Not every religion is disabled to the same degree. The Orthodox Church enjoys privileged status, which it has used against other faiths. In June the United States Commission on International Religious Freedom (USCIRF) warned “that the de facto favored status of the Moscow Patriarchate Russian Orthodox Church results in difficulties for minority religious communities, particularly those officially deemed non‐traditional.”
Moreover, the Orthodox Church recently used its preferential status to encourage a blasphemy prosecution against a contemporary art exhibition entitled “Forbidden Art” held at the Sakharov museum. The government is seeking a three year jail term for organizers, a haunting throwback to Soviet restrictions on contemporary art.
In June the USCIRF warned that “Many Russian officials also proclaim that certain religious and ethnic groups are alien to Russian culture and society, thereby contributing to a climate of intolerance. In general, the Russian government has failed to address consistently or effectively the severe and chronic problem of violent and sometimes lethal hate crimes and anti‐Semitism. Numerous acts of vandalism against synagogues, churches, and mosques also go largely unpunished or are attributed to hooliganism.”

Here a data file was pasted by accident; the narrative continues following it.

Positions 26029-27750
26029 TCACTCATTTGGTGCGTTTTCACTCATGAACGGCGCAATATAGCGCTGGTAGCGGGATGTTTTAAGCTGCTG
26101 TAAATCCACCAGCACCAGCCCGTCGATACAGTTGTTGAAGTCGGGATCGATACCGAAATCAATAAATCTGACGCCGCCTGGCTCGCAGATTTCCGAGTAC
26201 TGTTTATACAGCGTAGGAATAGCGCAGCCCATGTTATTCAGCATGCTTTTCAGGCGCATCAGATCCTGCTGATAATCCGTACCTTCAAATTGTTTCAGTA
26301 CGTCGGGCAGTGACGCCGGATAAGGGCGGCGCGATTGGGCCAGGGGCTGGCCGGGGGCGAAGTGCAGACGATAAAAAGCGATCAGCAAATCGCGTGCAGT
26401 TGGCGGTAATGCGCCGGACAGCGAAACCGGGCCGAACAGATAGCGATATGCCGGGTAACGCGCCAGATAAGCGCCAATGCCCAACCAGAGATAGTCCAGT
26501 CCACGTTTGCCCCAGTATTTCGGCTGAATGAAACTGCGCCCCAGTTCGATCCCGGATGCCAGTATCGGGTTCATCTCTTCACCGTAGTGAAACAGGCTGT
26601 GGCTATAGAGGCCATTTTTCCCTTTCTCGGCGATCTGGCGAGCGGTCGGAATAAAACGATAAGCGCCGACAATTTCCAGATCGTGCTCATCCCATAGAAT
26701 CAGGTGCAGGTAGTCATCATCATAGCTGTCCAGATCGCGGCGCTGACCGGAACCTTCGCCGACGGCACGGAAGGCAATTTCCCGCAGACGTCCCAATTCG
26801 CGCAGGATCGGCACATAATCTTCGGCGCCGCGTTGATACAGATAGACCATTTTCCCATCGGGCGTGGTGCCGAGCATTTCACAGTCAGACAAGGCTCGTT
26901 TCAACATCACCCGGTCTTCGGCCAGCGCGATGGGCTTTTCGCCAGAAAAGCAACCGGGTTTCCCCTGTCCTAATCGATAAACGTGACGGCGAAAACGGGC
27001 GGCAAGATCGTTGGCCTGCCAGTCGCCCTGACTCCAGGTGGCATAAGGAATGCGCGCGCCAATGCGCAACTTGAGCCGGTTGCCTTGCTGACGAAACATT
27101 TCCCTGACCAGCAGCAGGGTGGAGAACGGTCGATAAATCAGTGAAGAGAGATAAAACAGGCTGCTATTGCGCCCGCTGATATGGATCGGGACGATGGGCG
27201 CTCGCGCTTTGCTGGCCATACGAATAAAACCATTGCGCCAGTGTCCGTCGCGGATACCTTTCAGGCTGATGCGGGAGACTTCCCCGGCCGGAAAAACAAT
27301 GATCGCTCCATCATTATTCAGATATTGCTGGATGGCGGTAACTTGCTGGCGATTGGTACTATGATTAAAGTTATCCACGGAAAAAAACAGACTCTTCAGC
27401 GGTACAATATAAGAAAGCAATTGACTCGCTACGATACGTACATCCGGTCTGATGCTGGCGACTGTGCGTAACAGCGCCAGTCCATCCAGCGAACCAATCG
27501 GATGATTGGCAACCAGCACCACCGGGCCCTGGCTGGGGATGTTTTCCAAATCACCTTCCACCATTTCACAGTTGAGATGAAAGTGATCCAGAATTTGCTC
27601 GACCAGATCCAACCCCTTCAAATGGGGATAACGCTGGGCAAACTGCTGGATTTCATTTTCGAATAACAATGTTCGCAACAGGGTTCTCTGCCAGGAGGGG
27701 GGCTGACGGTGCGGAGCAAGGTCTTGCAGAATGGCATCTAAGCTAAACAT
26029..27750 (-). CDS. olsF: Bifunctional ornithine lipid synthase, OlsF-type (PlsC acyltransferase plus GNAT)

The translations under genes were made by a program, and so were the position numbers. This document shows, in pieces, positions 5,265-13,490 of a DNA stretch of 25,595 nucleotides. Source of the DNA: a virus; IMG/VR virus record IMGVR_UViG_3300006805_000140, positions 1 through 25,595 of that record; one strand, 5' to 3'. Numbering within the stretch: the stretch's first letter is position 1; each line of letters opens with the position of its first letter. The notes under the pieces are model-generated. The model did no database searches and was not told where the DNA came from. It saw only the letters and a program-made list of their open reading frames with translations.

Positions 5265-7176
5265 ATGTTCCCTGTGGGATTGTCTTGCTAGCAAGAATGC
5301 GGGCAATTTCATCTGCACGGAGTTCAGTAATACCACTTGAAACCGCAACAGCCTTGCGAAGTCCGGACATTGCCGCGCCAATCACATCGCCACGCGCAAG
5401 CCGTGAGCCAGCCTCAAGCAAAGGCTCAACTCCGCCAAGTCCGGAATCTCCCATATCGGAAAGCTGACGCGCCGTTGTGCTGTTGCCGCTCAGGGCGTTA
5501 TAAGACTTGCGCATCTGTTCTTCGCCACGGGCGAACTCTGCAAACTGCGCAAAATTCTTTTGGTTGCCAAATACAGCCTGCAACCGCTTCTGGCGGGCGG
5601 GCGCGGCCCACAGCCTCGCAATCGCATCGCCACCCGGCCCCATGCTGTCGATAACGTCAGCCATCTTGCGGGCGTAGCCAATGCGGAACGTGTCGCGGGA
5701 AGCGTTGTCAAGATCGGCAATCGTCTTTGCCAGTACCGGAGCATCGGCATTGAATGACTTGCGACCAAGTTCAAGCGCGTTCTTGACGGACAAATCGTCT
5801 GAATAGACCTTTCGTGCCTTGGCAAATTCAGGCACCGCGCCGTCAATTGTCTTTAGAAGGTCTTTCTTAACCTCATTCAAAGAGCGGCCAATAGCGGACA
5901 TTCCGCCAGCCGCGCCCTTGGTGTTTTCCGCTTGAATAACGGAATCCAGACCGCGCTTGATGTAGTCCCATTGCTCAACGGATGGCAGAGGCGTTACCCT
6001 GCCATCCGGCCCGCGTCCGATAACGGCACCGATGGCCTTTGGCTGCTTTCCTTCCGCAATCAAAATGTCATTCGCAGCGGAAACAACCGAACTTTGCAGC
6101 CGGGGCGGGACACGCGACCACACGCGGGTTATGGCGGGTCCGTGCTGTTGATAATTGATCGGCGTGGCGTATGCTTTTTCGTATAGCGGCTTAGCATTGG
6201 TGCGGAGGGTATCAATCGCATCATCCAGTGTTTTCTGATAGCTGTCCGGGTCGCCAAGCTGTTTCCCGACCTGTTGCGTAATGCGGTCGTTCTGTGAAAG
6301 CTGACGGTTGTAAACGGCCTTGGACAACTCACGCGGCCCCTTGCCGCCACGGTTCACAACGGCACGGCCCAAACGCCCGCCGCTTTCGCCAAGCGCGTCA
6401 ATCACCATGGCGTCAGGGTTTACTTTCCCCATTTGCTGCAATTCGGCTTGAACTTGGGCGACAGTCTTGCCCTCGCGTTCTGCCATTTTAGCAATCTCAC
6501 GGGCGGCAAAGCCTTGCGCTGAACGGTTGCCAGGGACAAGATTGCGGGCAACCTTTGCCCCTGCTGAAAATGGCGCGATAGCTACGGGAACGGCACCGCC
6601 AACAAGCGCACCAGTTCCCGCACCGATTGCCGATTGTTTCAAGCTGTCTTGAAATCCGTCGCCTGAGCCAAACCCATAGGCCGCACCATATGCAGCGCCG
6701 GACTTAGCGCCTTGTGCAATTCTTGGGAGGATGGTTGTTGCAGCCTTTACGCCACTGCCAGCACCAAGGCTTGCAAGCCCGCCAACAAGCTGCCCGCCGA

Obviously, Washington’s influence over Moscow’s internal policies is limited. Nevertheless, U.S. government officials, religious leaders, and human rights activists can offer the same simple message as the religious leaders who wrote the president: “The Russian Government should make good on Russian guarantees of freedom of religion and association for every individual and religious community, and it should honor its international human rights obligations and commitments.”
The Moscow authorities have demonstrated that they don’t care much what foreigners, or even most Russians, think. But the controversy could embarrass the Putin/Medvedev government, tarnishing the regime’s image. Since religious restrictions — in contrast to political repression — don’t strengthen Vladimir Putin’s hold on power, maybe even he would come to see the value of offering religious believers a little more space.